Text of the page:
One guy gave her such a hard time that she called the cops. When they showed up, he went outside, stuck his head in their window, and continued complaining. She thought it was funny. But, this stuff use to bother her.

She’s been doing it long enough now to know what to expect.

“People are weird—oh we know they’re weird. They’re all individuals and they have different stressors, different methods of growing up, different attitudes,” she said.

She makes herself impersonal to protect herself. She doesn’t usually look at people when she takes orders, and she’s reserved around people she doesn’t know.

“You do have to kind of guard against people taking advantage of you—I guess that’s basically what I consider it.”

And she does it seven days a week.

It’s a step up in lifestyle.

“I actually get more time off now than when I was running the farm,” she said.

Before the coffeehouse, she had a farm and a table at the market.

“Christmas day you’re getting out of bed to feed the birds. You can’t let them go Christmas day—you’d be feeling a little guilty.”

She raised chickens and show-birds.

She would pay someone to kill the birds when they were ready. She can’t stand killing things. She never raised larger animals because of it.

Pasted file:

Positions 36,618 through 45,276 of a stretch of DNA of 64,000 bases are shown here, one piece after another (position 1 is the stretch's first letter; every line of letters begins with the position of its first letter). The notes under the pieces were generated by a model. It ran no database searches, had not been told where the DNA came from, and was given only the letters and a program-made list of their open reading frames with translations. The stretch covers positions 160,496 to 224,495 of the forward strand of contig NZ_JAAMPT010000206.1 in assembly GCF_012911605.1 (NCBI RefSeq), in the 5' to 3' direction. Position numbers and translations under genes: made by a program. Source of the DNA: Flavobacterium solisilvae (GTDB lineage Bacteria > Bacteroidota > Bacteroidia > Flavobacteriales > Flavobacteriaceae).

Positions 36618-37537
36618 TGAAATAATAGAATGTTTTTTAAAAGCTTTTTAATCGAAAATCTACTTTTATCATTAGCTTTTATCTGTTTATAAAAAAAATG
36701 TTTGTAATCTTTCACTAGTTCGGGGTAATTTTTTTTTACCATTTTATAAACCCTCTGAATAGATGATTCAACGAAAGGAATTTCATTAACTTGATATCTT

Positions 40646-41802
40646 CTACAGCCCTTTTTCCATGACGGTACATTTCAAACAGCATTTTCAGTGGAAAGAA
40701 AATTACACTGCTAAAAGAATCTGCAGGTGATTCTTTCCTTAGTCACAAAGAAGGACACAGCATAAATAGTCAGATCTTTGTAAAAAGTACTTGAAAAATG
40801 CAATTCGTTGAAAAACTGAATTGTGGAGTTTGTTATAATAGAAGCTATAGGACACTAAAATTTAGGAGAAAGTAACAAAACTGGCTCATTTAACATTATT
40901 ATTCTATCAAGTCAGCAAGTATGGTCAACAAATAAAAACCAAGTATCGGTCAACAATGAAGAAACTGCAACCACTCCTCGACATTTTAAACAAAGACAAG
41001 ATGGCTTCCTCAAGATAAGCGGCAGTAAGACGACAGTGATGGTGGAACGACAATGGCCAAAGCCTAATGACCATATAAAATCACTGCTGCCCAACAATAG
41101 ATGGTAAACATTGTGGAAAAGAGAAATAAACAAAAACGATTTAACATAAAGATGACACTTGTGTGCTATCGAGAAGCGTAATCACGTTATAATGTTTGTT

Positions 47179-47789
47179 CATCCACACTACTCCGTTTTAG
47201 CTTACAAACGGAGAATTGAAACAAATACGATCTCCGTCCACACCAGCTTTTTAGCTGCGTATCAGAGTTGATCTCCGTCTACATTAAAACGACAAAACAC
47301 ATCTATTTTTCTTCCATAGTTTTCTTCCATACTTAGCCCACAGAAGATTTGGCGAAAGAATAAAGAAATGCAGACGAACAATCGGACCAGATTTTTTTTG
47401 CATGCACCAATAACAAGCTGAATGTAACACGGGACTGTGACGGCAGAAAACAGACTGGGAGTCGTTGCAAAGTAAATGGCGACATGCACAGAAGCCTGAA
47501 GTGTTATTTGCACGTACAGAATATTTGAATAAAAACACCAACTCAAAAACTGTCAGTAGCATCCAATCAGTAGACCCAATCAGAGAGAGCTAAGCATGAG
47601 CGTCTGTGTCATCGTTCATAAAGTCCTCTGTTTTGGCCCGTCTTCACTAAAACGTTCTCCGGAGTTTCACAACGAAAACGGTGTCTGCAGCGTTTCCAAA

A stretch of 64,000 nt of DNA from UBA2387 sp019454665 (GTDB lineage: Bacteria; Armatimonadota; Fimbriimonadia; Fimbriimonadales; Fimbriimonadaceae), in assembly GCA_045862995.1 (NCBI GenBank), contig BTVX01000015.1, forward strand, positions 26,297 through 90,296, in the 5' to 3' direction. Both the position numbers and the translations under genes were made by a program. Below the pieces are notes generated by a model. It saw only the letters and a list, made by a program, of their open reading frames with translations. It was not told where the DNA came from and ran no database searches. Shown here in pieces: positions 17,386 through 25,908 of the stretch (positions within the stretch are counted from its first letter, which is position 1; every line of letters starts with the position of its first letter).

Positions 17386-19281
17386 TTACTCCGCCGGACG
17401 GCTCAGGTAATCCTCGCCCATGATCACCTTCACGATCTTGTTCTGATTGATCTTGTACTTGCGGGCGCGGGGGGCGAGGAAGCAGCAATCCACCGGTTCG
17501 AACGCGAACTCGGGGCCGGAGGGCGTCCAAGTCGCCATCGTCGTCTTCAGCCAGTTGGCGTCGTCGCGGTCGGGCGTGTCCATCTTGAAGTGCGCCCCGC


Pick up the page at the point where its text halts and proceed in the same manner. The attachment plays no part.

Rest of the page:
And then one day she saw how they handled her birds.

“I decided I had to do it myself; I had to take the responsibility. That’s the way I feel about it anyway, I was just being a coward before that,” she said.

She could do it without stressing them out. They didn’t have to be transported anywhere. It was quick and painless. “If you’re going to eat meat—somebody has to do it … It’s better that I should do it.”

But by late 1994 it had become too much, so she gave up the market.

“And by 99’ I had to give up the farm, I just couldn’t do it.” She put on a frail southern accent, “I was getting older, it was more difficult.”

She devoted herself full-time to the café…

“Ah—coffee shop,” I said.

“Grr, no—not a coffee shop either!”

“Coffee house.”

“Coffee house, right—house,” she told me. “Yeah, we actually gave up on trying to call it a coffee house because nobody gets it.”

Coffee houses serve alcohol, food, and coffee. They were popular again in the 60’s and 70’s.

“The coffee house license is the oldest one in Canada. The first one in North America was where that new convention centre is.”